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10 Tips, 10 Years On...

A little over ten years ago, the very first Perform school opened its doors.

Prior to starting Perform I was working as a musical theatre actress and, like most jobbing actors, while I loved my time on stage, my life in between was inevitably peppered with rounds of hideous temping jobs which I hated.

However, there was a light at the end of the proverbial tunnel. I knew I was happiest when working in the arts and so took a job teaching a children's drama class. I'd love to be able to tell you that my eureka moment happened there and then in my very first class but, sadly, the reality was somewhat different.

I was taken on without so much as an audition and, having been breezily introduced to the children, I was just left to my own devices. I was terrified.

There was no formal training given - it was very much a case of sink or swim... and for a while, I really felt I was sinking. But after a few weeks, things began to change. I can't pinpoint the precise point, but somewhere along the line I really began to enjoy it.

Fast forward a few months and I began to wonder if this was something I could really do... It was making me happier than my acting jobs. But, after a while, I wasn't really satisfied working for someone else. I'd started developing techniques that I wanted to share with a wider audience and I was frustrated. I began to think about striking out on my own.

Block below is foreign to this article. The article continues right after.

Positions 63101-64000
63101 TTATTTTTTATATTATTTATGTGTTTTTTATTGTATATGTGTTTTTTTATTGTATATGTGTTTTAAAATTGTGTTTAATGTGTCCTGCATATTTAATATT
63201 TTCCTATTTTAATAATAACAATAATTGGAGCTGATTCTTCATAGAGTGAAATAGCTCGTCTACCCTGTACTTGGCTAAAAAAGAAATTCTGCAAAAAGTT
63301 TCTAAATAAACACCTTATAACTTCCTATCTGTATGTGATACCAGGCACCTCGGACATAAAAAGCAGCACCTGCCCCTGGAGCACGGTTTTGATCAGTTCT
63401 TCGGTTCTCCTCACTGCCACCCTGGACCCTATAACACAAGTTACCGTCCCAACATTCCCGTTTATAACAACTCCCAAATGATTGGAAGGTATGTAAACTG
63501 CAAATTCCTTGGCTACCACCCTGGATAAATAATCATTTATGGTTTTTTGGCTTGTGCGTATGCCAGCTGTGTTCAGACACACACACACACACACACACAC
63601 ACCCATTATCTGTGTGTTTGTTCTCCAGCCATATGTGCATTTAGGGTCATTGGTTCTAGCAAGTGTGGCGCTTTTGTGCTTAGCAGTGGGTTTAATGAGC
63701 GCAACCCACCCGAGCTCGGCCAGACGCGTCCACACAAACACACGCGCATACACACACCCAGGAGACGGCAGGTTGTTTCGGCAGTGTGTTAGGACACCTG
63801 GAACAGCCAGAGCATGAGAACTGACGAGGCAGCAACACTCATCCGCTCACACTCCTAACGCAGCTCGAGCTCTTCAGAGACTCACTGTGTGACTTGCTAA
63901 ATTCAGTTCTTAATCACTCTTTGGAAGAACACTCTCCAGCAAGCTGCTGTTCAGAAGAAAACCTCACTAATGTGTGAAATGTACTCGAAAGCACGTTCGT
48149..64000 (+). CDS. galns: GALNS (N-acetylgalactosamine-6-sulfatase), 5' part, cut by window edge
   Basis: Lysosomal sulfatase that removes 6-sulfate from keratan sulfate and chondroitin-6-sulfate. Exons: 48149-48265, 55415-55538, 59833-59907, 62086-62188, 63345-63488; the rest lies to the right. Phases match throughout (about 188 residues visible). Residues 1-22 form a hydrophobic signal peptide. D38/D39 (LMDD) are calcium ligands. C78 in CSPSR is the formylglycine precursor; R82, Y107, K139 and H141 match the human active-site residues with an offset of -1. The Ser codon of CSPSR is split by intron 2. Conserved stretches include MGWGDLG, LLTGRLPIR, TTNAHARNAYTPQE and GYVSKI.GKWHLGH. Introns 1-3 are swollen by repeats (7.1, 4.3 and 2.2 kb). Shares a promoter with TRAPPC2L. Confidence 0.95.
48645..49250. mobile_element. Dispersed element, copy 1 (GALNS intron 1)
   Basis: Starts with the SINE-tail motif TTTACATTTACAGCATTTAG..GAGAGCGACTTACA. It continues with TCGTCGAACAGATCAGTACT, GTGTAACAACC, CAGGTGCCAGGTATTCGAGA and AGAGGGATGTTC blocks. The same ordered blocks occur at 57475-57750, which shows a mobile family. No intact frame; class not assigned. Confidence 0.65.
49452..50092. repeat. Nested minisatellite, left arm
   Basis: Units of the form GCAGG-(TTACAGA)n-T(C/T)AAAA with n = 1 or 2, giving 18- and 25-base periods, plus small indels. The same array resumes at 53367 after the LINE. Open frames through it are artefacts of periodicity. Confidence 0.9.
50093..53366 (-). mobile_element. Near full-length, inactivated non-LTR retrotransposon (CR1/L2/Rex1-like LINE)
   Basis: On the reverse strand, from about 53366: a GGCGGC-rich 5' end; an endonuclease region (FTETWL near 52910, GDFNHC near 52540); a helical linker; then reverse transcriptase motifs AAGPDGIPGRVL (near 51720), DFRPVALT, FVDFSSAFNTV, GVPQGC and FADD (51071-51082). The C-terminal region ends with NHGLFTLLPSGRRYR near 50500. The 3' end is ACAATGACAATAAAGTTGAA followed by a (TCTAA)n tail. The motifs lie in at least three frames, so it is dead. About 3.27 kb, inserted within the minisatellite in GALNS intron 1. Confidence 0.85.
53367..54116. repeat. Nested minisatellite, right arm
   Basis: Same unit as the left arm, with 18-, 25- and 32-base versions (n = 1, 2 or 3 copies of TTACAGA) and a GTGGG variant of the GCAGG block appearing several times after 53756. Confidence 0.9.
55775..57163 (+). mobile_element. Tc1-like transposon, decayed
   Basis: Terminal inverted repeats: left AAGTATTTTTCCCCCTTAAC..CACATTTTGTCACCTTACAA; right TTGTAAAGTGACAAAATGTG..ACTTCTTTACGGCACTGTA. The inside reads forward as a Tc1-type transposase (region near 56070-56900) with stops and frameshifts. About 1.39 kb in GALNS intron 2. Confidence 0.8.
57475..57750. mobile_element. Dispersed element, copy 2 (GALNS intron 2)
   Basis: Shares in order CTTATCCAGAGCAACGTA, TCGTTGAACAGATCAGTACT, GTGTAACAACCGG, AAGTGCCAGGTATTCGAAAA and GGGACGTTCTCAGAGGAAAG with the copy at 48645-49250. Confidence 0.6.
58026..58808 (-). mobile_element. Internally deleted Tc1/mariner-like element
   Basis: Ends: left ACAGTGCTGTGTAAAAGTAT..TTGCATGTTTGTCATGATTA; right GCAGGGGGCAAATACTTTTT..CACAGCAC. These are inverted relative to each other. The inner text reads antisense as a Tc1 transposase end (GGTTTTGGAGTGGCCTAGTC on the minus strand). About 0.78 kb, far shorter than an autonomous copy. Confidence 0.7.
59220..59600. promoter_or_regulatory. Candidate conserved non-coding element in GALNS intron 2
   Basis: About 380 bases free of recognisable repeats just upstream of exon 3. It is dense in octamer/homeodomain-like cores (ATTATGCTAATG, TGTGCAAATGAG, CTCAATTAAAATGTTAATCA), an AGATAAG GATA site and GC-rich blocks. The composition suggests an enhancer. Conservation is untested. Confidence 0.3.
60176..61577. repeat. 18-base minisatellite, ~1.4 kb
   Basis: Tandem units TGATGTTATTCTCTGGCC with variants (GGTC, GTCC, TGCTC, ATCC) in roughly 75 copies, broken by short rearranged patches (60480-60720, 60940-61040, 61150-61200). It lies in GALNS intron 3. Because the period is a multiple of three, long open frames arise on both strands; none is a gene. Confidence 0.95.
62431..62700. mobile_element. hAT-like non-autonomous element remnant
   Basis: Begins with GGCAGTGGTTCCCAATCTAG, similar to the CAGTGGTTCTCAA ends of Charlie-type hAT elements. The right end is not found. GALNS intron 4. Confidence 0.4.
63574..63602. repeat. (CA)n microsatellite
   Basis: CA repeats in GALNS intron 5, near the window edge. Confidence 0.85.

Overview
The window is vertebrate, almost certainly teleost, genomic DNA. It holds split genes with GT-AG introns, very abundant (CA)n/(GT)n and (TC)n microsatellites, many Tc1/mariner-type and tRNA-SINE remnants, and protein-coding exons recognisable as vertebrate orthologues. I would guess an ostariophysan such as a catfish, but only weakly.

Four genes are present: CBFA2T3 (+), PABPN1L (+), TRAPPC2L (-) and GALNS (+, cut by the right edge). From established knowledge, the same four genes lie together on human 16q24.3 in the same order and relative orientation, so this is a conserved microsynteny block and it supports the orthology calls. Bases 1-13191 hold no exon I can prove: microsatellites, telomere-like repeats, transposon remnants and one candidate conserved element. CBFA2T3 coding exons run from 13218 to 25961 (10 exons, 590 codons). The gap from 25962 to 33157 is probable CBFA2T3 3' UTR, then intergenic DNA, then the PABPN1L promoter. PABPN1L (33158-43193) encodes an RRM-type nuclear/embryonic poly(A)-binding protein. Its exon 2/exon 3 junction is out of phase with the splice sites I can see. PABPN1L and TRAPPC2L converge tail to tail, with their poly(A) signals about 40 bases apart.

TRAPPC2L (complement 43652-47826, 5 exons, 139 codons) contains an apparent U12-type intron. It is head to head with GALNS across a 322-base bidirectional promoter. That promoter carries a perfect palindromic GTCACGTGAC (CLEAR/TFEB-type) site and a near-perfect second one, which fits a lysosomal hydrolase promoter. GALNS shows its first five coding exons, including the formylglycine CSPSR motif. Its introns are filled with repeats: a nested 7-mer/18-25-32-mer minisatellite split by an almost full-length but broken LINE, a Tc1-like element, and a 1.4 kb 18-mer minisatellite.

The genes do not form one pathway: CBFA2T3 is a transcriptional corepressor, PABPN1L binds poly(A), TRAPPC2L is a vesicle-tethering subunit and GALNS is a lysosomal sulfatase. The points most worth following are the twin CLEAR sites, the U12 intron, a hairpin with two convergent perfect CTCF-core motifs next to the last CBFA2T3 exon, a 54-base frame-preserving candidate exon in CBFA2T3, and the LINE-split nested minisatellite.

Today Perform has 130 schools, and I'm not done yet :)

While I can confidently say I've no regrets, building and running my own business has taught me a lot. Others who are thinking of starting their own businesses often ask me for tips, so ten years on, I thought I'd share ten tips with you:

1. Find something you're really passionate about

If you're going to be running your own business, you'd really better make it something that you're genuinely passionate about. The chances are there will be tough times and in the early days, you're probably not going to be earning a lot - if anything. As such, you'd really better love it or you'll never put in the time and effort required.

2. Have a vision

I don't necessarily mean you need a 140 page business plan - but you certainly do need to have a vision of what you want to achieve - short, medium and long-term - and a structured idea of how you're going to get there.

3. Just do it

You know what? There will always be 101 really good reasons why you shouldn't start your business right now. My advice? Do it anyway. If you're committed and willing to work hard, you'll be amazed at what you can overcome... If you sit around waiting for that 'perfect' time, you'll probably never bite the bullet.

4. Sometimes pressure is good

In some respects, I was lucky - I didn't have that much to give up - no high powered job with a fantastic salary and wonderful benefits - but it was still important to ensure that I couldn't just throw in the towel if the going got tough. I borrowed a fairly modest amount to get me started and it was those loan repayments which forced me to make it work.

Sometimes pressure is good, if you really *have* to make it work... the chances are you will.

5. Think baby steps...

Break those enormous, seemingly insurmountable tasks into smaller more manageable ones - everything will seem less daunting; and you'll have a fighting chance of getting something done. Likewise, aim for continuous improvement - building a business is often a gradual process. You'll never have the resources to do everything you'd like to do right away - even when you're established. Break it down and bit by bit make incremental improvements.